When Your Doctor Says the S-Word: My J-Pouch Story (Part Three)

The day of my sister’s wedding had finally arrived. Everyone was happy and excited. I was, too. but I also had more pressing issues on my mind. Surgery was in three days.

I was on tons of medication. Biologics, steroids, something for the pain and muscle spasms, anti-diarrheal and hemorrhoid cream. All in the name of love for my sister. My joints were swollen and achy. My face was puffy. I had hemorrhoids the size of grapes and I was the sickest I’d ever been. But I had to fake it. This was her day.

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I kept avoiding the questions of surgery. I kept telling other people, “This is Crystal’s day! We will worry about me when the time comes.” The truth was, I didn’t want to think about it. Although Crystal’s wedding was a great distraction, surgery was constantly on my mind. I knew I’d break down into tears if I thought about it for too long.

I was also constantly thinking about how I looked. I was pale, my hair was thinner than ever and my face was huge. I felt ugly and out-of-place surrounded by the beautiful decorations… and of course, my sister looked like Barbie! You are so vain, Amber! I thought to myself.

And so the wedding began. It was beautiful. As my sister and her husband made their vows, I looked out to where my husband was sitting. No one quite knows what they are getting into when they promise to love, honor and cherish someone for better for worse, in sickness and health… My husband, thankfully, has never wavered in his commitment. Despite all the pain and heartache ulcerative colitis put us through.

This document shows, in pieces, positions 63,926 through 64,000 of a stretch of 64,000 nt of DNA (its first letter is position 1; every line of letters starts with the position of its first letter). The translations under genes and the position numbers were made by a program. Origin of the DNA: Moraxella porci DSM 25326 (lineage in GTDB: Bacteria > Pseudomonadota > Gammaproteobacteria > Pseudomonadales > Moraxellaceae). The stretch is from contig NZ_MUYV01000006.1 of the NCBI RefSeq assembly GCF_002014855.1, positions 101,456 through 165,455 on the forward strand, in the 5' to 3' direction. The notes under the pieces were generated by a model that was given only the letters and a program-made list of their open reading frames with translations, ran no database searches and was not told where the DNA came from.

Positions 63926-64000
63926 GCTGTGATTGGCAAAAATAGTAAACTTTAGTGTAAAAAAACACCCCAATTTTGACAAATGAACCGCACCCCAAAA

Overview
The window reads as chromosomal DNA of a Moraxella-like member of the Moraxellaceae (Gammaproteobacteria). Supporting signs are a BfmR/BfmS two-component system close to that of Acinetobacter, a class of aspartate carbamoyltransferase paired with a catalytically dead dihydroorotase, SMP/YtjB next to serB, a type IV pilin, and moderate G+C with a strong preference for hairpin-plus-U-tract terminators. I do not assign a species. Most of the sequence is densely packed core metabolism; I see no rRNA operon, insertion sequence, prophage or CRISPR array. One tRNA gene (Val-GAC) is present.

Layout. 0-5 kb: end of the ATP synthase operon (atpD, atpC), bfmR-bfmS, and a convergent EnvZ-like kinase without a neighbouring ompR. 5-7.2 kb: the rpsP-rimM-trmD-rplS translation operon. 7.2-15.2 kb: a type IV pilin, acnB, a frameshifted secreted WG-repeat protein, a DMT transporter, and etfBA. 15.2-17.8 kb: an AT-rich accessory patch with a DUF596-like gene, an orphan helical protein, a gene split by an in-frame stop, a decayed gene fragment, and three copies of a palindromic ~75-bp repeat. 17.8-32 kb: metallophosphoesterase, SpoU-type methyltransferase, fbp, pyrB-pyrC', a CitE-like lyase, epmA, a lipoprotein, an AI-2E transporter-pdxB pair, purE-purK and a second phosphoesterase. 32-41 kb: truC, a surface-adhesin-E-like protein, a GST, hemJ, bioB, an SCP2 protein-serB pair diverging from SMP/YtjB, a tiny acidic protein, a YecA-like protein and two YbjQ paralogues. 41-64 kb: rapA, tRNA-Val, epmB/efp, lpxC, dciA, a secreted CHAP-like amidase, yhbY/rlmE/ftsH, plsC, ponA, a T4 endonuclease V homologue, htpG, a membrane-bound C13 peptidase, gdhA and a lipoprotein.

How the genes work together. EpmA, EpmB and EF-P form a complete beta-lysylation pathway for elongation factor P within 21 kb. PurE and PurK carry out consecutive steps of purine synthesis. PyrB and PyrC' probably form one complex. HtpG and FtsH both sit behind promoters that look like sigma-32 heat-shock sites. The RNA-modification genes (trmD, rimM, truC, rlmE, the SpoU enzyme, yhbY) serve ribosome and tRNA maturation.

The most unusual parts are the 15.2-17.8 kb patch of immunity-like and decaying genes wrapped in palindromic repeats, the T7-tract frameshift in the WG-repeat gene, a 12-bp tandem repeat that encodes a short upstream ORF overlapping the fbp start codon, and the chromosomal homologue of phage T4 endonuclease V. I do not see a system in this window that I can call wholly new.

The reception was equally beautiful. I smiled and cried as I watched Crystal dance with our dad. I felt a twinge of envy as everyone else made it out to the dance floor and partied the night away. My steroid-riddled knees wouldn’t allow for dancing and I was far too weak to try.

Any time I went to the bathroom it was excruciating. Despite all the medications, my bowels were determined to rebel against me. The pain, cramping, burning, throbbing that was a constant in my life. It’ll all be over soon, I kept telling myself.

By the time the night was over, I was completely exhausted. But, I made myself useful and helped clean up afterward anyway. Strange, isn’t it? You can be the sickest person in the world and still feel guilty for not doing enough. I was so ready to get some sleep.

My husband and I started saying our goodbyes. “Bye, Mama!” I said, hugging her, “I’ll see you Monday.”

I’ll be there, Baby.” She replied with tears in her eyes.

I’ll be there bright and early!” Dad assured me with one last hug.

My husband and I got in the car and began the long drive home. The whole way there, I kept trying to distract myself. But it was impossible.

How are you?” My husband asked.

I still don’t think it’s sunk in yet.” I said.

Read Part Four

This article represents the opinions, thoughts, and experiences of the author; none of this content has been paid for by any advertiser. The InflammatoryBowelDisease.net team does not recommend or endorse any products or treatments discussed herein. Learn more about how we maintain editorial integrity here.

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